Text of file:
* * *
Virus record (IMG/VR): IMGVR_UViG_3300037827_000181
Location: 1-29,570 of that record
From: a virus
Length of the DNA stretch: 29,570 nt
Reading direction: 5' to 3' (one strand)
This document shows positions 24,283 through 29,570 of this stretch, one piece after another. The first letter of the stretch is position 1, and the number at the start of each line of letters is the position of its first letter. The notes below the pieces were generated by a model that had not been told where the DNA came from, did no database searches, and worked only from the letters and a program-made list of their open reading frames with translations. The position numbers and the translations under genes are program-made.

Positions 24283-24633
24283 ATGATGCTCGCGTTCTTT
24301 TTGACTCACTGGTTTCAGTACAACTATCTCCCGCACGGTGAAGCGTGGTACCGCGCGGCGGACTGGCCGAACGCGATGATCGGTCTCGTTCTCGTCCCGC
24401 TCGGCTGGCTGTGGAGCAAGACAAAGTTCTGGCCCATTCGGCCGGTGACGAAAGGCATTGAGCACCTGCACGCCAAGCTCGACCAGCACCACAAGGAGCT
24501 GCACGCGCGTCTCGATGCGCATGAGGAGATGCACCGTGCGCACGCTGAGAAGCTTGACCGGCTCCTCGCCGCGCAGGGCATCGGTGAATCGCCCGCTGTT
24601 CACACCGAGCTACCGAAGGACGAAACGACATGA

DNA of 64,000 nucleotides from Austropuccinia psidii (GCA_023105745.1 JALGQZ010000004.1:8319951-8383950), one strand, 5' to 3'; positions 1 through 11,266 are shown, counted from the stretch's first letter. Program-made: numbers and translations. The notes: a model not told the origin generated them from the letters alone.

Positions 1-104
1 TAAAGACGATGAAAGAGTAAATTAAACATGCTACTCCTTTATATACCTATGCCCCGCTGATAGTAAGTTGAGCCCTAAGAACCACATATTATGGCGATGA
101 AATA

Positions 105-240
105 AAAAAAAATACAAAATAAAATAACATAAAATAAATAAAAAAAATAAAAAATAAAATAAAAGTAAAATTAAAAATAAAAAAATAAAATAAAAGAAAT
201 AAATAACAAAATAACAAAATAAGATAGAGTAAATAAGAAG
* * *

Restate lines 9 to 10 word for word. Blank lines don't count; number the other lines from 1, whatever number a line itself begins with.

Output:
24301 TTGACTCACTGGTTTCAGTACAACTATCTCCCGCACGGTGAAGCGTGGTACCGCGCGGCGGACTGGCCGAACGCGATGATCGGTCTCGTTCTCGTCCCGC
24401 TCGGCTGGCTGTGGAGCAAGACAAAGTTCTGGCCCATTCGGCCGGTGACGAAAGGCATTGAGCACCTGCACGCCAAGCTCGACCAGCACCACAAGGAGCT